IT WAS THE FIRST FULL DAY of our annual, family, summer vacation on Hilton Head Island – a 69-square mile piece of land that sits in the low-country region of South Carolina. After a long drive from Washington, D.C., the day before, I was looking forward to a recuperative, lazy Sunday morning of sleeping in and lounging poolside, luxuriating in nothingness, not even pretending to read a book. That was my plan.
Then my sister – much too cheerfully for my taste – announced that she was headed to church. In doing so, she cast a look at me that was equal parts invitation, expectation, and indictment. I really tried to ignore her. But she persisted.
“Oh, I look forward to visiting this church every year,” she beamed. “The people are so warm and welcoming. The pastor is anointed. It is one of the oldest Black churches on the island. And, they are celebrating their 150th church anniversary.” It was 2019.
My sister’s sunny attitude – annoying as it was – won me over. She had enough conviction for both of us. The next thing I knew, I was dressed and buckled-up in the passenger seat of her champagne-colored 2015 Honda, headed to church. I have no idea how that happened. One minute I was cozying under the covers, and the next minute we were pulling up to the jam-packed parking lot of First African Baptist Church, where Reverend Alvin L. Petty was the pastor. My sister, a visitor herself, was delighted to have her own visitor in tow. Me? Well, I was just happy that she was happy.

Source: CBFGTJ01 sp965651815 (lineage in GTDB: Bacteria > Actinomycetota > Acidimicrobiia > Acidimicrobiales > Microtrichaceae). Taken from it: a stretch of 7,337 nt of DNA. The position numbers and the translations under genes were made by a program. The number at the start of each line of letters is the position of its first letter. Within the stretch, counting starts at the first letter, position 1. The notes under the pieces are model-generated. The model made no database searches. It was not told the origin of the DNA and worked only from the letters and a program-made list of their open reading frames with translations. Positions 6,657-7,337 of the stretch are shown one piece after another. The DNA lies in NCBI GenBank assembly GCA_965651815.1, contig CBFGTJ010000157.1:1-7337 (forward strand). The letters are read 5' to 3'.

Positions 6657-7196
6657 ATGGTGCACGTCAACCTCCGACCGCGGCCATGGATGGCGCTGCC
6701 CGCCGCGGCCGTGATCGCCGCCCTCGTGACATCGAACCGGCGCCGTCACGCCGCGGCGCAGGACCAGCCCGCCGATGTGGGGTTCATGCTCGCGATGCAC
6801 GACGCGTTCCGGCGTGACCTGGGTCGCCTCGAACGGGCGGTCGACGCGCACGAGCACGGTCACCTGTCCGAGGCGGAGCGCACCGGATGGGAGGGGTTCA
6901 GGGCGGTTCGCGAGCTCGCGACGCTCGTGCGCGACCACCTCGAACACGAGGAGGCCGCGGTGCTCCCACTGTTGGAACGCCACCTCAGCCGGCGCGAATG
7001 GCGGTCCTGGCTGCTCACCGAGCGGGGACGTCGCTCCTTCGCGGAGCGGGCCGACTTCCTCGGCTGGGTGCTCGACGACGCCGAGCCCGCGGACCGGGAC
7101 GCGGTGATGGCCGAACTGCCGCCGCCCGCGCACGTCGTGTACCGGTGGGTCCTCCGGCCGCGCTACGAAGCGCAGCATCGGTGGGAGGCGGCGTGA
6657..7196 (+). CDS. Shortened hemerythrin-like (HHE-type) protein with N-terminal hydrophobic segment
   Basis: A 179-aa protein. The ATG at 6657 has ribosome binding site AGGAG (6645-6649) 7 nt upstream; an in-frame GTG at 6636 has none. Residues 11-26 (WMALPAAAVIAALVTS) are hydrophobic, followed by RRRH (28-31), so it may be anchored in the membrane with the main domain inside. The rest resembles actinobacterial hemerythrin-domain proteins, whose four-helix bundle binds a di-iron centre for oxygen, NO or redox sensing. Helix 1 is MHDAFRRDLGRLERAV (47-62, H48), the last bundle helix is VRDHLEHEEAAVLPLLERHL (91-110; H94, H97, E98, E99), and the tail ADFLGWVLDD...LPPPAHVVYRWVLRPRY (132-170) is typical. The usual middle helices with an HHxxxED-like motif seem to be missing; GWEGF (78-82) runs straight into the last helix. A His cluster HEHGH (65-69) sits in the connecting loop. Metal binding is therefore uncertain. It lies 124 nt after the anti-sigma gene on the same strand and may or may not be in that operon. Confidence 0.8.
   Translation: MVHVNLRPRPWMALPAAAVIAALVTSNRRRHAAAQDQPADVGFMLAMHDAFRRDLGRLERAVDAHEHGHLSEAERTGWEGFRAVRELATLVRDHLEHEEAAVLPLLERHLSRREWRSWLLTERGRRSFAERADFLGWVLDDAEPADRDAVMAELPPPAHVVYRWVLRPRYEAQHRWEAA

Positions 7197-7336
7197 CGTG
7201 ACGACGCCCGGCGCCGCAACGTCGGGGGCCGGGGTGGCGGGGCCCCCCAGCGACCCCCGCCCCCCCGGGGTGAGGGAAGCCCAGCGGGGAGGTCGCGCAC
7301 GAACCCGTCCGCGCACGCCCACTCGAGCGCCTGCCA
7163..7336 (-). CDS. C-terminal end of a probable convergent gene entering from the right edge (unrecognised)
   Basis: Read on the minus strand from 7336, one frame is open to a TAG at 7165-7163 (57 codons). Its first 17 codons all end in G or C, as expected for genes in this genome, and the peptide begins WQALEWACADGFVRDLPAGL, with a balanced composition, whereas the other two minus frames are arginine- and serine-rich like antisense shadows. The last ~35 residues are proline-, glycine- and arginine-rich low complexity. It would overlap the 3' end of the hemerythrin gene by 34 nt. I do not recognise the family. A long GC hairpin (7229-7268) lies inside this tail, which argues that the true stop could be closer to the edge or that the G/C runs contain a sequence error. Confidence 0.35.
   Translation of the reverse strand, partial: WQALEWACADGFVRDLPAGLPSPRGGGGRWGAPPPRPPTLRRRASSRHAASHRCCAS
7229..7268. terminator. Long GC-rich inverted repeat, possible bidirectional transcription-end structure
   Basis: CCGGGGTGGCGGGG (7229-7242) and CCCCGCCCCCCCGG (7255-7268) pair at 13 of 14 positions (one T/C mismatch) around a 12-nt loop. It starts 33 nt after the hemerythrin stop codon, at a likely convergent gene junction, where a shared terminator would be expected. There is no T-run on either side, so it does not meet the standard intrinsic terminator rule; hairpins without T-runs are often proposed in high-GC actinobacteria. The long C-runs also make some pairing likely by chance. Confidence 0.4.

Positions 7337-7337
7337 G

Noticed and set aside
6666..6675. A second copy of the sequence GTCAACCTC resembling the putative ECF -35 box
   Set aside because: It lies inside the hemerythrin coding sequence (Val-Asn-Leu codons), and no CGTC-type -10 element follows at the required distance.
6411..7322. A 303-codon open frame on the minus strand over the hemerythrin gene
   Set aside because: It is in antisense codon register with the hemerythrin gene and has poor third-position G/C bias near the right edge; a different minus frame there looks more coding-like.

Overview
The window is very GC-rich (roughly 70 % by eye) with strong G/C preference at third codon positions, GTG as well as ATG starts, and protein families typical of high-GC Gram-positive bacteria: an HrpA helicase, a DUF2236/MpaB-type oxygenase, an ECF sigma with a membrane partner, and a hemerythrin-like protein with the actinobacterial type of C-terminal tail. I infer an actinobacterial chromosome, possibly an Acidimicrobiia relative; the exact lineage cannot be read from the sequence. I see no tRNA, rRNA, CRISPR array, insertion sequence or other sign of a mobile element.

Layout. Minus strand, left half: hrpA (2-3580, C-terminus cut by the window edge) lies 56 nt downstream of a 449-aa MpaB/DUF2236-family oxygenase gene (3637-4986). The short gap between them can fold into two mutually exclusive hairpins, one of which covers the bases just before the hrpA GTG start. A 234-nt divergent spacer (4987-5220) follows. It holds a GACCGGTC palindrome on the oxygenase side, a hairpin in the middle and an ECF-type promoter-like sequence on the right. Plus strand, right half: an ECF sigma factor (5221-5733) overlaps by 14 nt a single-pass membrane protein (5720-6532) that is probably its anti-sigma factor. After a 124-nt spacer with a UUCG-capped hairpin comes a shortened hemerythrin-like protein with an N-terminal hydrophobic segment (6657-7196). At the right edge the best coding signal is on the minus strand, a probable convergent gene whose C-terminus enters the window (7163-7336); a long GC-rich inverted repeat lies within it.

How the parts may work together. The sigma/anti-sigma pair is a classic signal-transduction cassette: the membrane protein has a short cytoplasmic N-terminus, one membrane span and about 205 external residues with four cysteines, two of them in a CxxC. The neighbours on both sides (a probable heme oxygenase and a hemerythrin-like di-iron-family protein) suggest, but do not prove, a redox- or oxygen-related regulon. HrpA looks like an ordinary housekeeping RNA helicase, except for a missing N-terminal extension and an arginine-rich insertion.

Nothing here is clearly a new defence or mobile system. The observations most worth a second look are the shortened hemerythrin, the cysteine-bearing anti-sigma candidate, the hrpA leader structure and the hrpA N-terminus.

A special Sunday
It was immediately evident that this was no ordinary Sunday. Even though this was my first time inside this church, I noticed right away that the ladies’ hats were bigger and the suits were brighter, dressed to the nines, as they say. The usher board was stepping a little higher. The deacons and deaconesses were even more distinguished. Everyone was dressed in full celebration mode. The pastor and all pulpit participants were adorned in full regalia. Bits and pieces of the sermon stood out: Saving souls, Christ my redeemer, the healing power of the prayer, fellowship, hallelujahs, Amens and affirmations! There were the “way out of no way” testimonies, hands clapping, the choir rocking, and the side-to-side swaying of a congregation bursting with joy and salvation.
In the twinkling of an eye, I traveled back to my childhood and the many Sundays I spent at Galilee Baptist Church in Marshall, Texas, where my grandfather, a trustee, held the distinct honor of tossing the pastor out of the pulpit after an unforgivable transgression, but I digress. Three long hours later, after the many offerings, altar call, the opening of the doors of the church, and benediction, everyone descended to the Fellowship Hall to continue the celebration.
As we enter the lower sanctuary, we are greeted by the signature sights, sounds, and aromas that are the hallmark of every church feast, including a scurrying, but somehow precise, army of the fine and gracious members of the Kitchen Ministry, you know, the ladies of the church who are a unique and queenly combination of grandmother, restaurant hostess, cafeteria lady and college dean.